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Islamic finance presents opportunities for US banks
Islamic, or more accurately Sharia-compliant, finance is a huge potential market for specialist providers and global banking giants alike. Estimates place the global Muslim population at 1.6 billion, equivalent to approximately 23% of the world total, this offers an excellent potential client base but the range of available Islamic finance products and services is largely under-developed. Some countries with majority Muslim populations, such as Malaysia and Saudi Arabia have relatively advanced offerings, and although there are signs that the market in Europe is finally taking off in earnest, North America’s Sharia-compliant banking market is almost non-existent.
The US banking sector is the largest in the world, accounting for approximately 10% of the global total. Banks such as Bank of America, Citigroup, and JPMorgan Chase are among the largest in the world, but when it comes to Islamic finance products, the United States offers very little.
The country’s major players have been slow to realize the market’s potential and none of them is active in the field of Sharia-compliant finance in the US. Demand is therefore serviced only by small, highly specialized provincial players with limited distribution networks. The most notable example is Ann Arbor-based University Bank Michigan, which has been providing Islamic finance products through its subsidiary UIF since 2003. UIF offers a range of products that include mortgages (both Murabaha and Ijara), savings accounts, commercial loans, and commercial real estate financing. While UIF services its clients well, its assets total just $115m, a minute proportion of the country’s overall sector. Its limitations are demonstrated by the fact that it is currently unable to finance gas stations, hotels or restaurants and that its maximum lend is just $2.6m.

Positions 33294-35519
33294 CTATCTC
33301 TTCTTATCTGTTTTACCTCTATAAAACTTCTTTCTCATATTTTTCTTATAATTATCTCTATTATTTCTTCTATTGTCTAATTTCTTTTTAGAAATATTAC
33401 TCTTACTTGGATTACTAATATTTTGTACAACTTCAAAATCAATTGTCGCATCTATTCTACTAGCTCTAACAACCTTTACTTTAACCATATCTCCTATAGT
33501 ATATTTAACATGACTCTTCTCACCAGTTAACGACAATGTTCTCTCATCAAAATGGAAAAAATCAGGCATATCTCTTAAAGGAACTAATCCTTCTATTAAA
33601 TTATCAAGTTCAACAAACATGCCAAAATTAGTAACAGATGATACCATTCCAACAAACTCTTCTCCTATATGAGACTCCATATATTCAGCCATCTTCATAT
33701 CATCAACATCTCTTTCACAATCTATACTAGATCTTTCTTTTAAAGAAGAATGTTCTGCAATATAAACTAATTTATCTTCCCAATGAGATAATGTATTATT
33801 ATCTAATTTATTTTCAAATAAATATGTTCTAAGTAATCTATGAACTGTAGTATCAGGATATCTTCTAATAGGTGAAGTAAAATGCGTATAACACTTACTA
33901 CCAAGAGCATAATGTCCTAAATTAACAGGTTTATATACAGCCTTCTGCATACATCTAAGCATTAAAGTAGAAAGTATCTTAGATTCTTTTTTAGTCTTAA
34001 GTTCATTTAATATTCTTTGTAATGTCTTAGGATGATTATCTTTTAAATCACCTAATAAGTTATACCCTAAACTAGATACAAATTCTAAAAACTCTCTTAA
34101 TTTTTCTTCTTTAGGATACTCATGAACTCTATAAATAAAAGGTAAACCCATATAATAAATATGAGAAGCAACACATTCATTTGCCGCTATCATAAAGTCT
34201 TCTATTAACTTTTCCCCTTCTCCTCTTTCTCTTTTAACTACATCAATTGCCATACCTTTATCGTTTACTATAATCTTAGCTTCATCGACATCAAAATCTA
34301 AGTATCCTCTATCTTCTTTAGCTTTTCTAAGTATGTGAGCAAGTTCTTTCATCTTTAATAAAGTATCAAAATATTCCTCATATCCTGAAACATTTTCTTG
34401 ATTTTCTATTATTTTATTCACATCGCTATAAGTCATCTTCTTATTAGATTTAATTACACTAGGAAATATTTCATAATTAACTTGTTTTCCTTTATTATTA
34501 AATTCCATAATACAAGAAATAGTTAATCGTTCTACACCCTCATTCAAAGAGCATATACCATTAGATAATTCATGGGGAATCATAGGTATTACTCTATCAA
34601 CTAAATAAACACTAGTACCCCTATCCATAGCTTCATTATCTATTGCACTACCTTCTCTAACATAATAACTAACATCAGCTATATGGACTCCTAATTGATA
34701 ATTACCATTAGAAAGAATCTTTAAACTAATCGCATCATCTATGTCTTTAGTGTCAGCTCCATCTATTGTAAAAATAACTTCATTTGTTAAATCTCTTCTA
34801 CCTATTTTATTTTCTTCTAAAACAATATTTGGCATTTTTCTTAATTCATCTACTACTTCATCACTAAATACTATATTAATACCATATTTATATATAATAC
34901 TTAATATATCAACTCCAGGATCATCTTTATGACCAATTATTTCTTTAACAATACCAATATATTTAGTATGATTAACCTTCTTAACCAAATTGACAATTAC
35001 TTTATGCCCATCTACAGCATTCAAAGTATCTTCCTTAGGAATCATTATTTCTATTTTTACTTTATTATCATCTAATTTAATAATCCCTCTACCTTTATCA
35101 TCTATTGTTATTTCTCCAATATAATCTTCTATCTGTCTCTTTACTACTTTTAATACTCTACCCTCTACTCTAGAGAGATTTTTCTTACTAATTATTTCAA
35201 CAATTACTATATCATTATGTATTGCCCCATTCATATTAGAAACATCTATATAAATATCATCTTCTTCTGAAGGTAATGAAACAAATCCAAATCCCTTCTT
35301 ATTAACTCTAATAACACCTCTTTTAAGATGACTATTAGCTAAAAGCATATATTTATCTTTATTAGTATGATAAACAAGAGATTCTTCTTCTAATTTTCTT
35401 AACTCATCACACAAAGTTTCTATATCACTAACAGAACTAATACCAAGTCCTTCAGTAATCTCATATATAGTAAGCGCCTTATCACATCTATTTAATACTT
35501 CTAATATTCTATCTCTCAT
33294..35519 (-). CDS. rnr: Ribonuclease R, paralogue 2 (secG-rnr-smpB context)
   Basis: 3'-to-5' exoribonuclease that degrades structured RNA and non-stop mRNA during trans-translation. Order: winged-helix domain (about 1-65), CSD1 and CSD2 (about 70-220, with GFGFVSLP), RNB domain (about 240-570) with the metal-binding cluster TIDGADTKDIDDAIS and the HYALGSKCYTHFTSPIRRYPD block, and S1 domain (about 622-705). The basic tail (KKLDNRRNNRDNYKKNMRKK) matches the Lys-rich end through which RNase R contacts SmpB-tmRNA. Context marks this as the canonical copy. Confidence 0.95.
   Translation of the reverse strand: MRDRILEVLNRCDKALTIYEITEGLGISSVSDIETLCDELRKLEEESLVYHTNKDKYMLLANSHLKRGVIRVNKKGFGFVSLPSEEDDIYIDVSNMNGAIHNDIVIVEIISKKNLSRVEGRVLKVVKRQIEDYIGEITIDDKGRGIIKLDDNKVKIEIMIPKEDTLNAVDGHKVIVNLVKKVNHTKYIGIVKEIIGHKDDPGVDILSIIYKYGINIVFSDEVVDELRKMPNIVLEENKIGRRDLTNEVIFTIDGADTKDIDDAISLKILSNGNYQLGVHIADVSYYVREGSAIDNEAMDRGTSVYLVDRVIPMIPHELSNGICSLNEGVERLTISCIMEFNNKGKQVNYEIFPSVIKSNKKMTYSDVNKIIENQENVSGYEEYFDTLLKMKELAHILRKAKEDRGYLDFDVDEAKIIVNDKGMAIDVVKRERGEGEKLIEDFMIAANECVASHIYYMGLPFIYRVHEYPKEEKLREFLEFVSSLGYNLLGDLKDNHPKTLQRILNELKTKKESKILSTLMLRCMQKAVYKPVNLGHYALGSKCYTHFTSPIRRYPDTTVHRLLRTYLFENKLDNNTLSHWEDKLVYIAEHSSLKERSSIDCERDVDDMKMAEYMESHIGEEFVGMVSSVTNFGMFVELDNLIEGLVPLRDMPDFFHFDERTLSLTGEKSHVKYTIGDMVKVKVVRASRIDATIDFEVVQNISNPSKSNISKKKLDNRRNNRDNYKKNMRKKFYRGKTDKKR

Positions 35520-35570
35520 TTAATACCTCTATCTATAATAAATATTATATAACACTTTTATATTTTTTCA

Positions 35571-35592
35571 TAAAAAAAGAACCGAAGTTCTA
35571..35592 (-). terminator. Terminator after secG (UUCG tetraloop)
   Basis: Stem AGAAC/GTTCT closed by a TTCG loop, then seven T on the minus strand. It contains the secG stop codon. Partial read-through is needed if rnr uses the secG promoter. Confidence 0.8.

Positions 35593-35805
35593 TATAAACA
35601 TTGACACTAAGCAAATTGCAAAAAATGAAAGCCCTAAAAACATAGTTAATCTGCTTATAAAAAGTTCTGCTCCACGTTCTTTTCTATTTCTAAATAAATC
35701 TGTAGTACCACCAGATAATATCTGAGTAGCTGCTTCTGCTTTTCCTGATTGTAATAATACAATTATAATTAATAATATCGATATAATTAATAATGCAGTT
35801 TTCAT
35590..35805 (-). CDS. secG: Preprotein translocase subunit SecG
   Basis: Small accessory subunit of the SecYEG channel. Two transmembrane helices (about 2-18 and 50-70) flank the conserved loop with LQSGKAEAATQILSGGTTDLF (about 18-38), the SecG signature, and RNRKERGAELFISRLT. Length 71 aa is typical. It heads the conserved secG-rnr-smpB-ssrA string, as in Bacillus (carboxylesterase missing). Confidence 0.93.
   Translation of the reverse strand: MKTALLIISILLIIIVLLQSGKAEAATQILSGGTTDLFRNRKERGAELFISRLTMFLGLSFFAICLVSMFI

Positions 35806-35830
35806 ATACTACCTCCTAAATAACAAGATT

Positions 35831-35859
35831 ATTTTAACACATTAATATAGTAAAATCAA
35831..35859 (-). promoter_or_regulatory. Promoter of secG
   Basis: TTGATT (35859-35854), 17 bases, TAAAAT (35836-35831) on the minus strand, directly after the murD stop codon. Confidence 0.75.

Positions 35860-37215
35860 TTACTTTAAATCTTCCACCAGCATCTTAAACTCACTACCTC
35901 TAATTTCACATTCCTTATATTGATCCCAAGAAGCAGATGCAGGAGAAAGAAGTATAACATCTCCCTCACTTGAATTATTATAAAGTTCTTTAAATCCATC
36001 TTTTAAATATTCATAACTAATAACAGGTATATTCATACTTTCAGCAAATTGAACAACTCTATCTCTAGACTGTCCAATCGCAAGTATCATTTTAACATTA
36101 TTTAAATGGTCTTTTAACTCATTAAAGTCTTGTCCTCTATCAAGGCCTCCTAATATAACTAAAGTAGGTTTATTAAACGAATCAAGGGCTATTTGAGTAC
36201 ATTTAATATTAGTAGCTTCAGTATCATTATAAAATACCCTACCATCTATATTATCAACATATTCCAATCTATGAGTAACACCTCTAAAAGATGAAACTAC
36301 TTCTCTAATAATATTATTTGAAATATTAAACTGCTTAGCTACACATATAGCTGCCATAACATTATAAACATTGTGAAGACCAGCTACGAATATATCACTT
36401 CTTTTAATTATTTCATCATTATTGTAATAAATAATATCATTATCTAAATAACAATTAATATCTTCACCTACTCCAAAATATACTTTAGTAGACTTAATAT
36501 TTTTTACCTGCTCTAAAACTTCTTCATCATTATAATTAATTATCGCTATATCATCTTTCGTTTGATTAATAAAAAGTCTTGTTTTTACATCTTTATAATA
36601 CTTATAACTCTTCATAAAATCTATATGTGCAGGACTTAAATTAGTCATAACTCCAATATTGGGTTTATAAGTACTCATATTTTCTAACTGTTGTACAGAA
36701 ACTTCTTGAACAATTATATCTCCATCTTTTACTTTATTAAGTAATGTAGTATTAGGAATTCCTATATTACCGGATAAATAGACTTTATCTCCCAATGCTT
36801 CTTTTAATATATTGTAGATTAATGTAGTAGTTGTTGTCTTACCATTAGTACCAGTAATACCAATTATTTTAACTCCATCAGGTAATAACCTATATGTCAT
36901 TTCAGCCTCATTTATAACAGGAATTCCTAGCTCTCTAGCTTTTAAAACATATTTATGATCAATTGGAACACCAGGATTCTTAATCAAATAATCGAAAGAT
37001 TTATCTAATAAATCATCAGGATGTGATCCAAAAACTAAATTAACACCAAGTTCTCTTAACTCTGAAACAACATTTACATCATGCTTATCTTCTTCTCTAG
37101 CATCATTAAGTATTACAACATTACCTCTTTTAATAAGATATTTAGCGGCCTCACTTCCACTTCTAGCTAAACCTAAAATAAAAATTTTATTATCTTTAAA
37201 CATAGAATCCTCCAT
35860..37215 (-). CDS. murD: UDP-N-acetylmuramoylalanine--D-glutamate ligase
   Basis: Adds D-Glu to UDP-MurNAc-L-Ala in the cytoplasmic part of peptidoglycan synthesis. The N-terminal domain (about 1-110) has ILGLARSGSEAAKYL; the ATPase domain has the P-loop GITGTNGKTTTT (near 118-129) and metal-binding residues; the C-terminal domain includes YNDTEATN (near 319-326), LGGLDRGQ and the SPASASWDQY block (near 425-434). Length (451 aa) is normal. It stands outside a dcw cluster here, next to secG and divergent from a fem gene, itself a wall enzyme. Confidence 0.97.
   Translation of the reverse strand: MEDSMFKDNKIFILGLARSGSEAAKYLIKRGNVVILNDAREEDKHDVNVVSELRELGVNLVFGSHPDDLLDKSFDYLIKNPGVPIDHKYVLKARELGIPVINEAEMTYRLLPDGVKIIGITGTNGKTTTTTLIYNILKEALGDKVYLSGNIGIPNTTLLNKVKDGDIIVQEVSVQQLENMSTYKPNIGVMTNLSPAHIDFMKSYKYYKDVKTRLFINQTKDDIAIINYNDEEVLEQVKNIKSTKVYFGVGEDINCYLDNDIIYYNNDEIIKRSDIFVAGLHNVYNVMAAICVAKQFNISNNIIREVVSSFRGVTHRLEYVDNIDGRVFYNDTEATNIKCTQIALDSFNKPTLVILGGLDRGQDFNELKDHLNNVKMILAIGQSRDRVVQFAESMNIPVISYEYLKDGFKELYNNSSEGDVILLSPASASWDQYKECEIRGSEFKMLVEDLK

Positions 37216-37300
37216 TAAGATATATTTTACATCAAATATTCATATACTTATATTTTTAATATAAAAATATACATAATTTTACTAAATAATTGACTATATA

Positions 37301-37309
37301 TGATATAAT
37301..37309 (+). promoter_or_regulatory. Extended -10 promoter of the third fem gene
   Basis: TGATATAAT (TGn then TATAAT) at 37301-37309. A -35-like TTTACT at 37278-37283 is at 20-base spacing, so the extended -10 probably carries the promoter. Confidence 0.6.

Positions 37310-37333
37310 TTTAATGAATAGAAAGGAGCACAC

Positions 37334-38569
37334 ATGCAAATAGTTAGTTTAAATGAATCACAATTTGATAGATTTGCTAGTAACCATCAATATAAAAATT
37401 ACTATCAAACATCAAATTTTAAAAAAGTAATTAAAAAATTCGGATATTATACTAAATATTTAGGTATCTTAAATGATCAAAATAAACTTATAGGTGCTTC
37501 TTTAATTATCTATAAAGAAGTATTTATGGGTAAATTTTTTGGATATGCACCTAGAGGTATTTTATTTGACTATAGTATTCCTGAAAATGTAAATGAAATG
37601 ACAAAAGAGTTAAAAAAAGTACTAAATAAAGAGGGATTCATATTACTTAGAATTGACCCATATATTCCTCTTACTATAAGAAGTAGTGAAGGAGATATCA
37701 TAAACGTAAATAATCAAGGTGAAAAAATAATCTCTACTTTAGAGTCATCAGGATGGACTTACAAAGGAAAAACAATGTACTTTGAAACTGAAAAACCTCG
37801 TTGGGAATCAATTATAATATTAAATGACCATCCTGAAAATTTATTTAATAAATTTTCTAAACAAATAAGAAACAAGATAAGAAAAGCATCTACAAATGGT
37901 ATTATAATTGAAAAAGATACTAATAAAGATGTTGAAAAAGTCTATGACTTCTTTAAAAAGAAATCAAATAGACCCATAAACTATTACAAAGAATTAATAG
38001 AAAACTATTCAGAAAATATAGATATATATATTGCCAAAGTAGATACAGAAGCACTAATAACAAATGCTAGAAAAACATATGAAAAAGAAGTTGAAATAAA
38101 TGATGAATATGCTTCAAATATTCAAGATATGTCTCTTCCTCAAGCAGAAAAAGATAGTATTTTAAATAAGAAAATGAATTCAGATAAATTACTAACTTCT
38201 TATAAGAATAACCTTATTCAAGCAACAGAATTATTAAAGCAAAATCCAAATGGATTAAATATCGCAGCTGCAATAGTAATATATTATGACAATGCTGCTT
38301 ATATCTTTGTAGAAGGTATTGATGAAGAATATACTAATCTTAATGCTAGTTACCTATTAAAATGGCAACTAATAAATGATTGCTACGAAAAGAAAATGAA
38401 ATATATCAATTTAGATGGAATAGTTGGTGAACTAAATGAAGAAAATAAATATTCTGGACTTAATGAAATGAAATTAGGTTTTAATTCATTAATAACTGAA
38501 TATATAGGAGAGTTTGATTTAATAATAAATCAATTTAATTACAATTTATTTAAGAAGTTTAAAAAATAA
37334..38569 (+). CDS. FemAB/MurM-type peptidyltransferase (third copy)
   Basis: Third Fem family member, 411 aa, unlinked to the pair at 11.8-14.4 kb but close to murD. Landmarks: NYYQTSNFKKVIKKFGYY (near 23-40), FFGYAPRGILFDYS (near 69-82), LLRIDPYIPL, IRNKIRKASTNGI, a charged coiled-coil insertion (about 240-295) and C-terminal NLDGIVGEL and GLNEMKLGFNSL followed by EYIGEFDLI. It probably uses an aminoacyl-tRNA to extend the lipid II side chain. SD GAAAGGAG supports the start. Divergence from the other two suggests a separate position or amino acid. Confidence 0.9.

With an estimated 2.6 million Muslims living in America, there is a potential market but according to Stephen Lange Ranzini, president and CEO of University Bank Michigan, “there’s not enough of a business to attract a major bank. It is a big enough niche for us to make a small profit.” There are also suggestions that politics and perhaps anti-Muslim sentiment are hampering efforts to grow the market. In recent years 20 states have passed legislation forbidding courts from invoking foreign laws in rulings. Arizona, Louisiana and Tennessee have passed such “Sharia ban” laws, and although these states have a very small number of Muslims, such action does little to inspire confidence among prospective new entrants. The future of Islamic finance in the United States therefore appears to be somewhat uncertain and the world’s largest banking market may continue to lag behind other banking centers.
If any bank chooses to get serious about offering Sharia-compliant products, they may just establish themselves as the provider of choice and profit greatly from what is undoubtedly a potentially lucrative market.
For a more in depth look at the future of Islamic banking across the world, see MarketLine’s Case Study ‘Islamic Finance: The state of the market.’
For news and views on the financial services sector, follow me on Twitter @NickMarketLine